10) For CW operation, tune up as in step nine above. Power output will be nominal 250 watts for 5 watts of driving power. The SSB delay switch may be left in the on position to prevent relay chatter during keying.

    11) The 4CX-250B transmitting tube has been proven is commercial and military uses where long life and reliability are major factors. Although it is designed to work a little harder in amateur service, it will still be extremely reliable if a few common sense rules are applied.

    a) Make sure that the tube always receives a good airflow. Remember that a lot of watts are being packed into that rather small package, and that the only way to keep it cool is to get air through the tube fins. Do not block the top of the cabinet, or stack other equipment on the amplifier. Make sure that the rear of the chassis (where the blower gets its air) is open to cool room air. If the bottom cover of the unit has to be removed for service, see that it is replaced properly prior to plugging in the unit (for safety also). The bottom chassis must be pressurized
    in order to force air through the tube fins.

    b) Wait 60 seconds before applying drive to the tube. Allowing the tube to properly warm up will help you get the longest service from it.

    c) After a long period on the air, let the amplifier run in the STANDBY mode for a minute or so before turning off the power switch. This allows the blower to bring the tube down to a cooler temperature fairly rapidly.

    d) Avoid excessive R. F. drive to the amplifier.

    e) Use care in tuning most tube failures are the result of operator error, not equipment failure. These transmitting
    tubes are used for thousands of hours in commercial service, and similar results should be yours with reasonable precautions.

    Copyright © 2004 CBTricks.com
     
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  7. ajm1571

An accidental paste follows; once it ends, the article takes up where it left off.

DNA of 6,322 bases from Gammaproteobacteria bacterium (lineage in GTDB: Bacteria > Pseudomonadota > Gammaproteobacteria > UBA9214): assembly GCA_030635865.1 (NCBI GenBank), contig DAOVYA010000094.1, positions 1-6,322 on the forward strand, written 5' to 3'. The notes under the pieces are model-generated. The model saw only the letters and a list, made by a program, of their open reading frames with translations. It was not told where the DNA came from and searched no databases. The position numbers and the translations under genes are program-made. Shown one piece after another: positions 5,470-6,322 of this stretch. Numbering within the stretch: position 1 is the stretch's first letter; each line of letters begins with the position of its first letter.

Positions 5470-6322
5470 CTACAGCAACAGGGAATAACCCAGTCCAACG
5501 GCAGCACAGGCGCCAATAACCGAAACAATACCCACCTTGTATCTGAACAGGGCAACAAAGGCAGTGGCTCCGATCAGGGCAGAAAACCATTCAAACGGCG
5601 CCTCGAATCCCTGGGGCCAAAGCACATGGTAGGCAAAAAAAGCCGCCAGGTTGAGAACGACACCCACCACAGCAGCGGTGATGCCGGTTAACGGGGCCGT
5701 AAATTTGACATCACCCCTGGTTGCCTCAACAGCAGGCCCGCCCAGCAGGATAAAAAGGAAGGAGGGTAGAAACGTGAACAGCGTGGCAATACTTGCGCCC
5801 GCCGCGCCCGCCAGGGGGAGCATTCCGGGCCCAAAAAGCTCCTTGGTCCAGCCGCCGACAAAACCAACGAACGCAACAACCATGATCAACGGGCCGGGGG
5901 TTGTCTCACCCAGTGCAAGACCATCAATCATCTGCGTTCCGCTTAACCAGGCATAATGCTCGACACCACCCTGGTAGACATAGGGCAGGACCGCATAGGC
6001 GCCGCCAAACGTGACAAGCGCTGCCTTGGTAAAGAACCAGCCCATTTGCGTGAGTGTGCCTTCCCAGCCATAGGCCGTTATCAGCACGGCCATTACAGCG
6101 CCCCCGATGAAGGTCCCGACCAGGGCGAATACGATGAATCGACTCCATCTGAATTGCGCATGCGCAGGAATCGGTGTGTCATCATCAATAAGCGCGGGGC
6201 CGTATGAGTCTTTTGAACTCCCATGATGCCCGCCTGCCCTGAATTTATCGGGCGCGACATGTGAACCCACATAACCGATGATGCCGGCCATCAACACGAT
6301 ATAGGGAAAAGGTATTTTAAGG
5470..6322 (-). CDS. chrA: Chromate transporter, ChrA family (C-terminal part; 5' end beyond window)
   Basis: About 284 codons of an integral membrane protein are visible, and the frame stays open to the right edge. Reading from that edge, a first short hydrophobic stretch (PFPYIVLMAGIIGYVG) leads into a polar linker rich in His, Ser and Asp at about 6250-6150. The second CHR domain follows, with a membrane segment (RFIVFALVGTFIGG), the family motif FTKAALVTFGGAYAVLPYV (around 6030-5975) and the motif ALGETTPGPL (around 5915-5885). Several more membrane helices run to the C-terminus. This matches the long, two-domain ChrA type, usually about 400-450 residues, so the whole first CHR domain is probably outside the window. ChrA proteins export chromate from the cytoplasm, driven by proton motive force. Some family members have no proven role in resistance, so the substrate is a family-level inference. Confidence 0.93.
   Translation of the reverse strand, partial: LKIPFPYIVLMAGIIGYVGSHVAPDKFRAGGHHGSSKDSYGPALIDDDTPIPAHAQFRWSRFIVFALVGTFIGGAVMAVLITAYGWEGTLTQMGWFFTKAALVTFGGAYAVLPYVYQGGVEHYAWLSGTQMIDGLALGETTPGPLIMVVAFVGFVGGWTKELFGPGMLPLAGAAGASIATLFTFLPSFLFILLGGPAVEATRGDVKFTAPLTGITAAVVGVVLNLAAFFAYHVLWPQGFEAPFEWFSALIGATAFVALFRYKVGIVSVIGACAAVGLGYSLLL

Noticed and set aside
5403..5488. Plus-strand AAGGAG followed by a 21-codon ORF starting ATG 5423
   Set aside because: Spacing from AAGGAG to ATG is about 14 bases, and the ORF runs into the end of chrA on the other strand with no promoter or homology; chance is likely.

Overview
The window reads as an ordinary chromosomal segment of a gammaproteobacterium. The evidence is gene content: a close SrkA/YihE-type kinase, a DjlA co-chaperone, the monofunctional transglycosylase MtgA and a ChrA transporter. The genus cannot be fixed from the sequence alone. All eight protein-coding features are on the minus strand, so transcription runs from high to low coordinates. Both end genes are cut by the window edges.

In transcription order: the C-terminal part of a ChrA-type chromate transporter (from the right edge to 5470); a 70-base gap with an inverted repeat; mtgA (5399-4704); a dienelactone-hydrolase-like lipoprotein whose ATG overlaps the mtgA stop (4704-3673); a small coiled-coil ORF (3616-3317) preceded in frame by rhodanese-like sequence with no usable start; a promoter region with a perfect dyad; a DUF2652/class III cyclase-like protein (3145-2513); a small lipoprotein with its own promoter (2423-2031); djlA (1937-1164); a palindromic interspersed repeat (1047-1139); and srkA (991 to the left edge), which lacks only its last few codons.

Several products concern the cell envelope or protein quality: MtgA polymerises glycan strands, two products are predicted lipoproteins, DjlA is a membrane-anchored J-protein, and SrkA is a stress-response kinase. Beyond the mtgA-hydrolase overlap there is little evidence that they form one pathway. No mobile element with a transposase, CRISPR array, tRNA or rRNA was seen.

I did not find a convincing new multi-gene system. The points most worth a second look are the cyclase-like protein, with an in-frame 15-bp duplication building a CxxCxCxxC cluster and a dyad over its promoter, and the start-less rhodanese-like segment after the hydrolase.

ajm1571 Active Member

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    ok guys, i have a dumb question...lol..my Varmint xl-250 has LOAD, PLATE and DRIVER PLATE knobs. I am confused on how to tune it in case I wanna use it as I dont wanna blow any tubes or hurt radio :) SO if someone could tell me how to tune it, I would GREATLY appreciate it :)
     
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  8. ajm1571

    ajm1571 Active Member

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    NVM!!! I found it on cbtricks :oops:
     
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  9. unit_399

    unit_399 EL CAPO

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    Right or wrong... this is the way I tune up my amp. I run a Superstar 360FM radio into a Golden Falcon 150 transistor linear which drives a Heathkit SB221 tube amp (2kw pep). The radio and transistor amp are setup for 100 watts output (dead key) which is what the tube amp requires. First, I turn on the filament voltage and let the tube amp warm up for at least 30 minutes so the filaments are at proper operating temp, and the cathodes are properly heated. Then I key up the radio (no modulation) and adjust the TUNE and PLATE controls for highest output. Next, I enable the roger beep circuit in the 360FM to generate a continuous 1000 hz tone (easy mod...lift D92, install a switch). Then I keyup the radio, and adjust tune and plate for maximum output (modulated). After all, I want max output when I'm talking, not when I'm deadkeying. AND... I do this into the antenna...NOT into a dummy load. I want max match (and wattage) into my antenna. Sorry, ham guys, tuning up on the air is a bad thing . This procedure works good for me. Like I said, " Right or wrong this is the way I tune up my amp."

    - 399
     
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    Last edited: Jun 26, 2008
  10. Captain Kilowatt

    Captain Kilowatt Professional Amateur Staff Member

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    This thread needed pruning for a long time and it finally got it.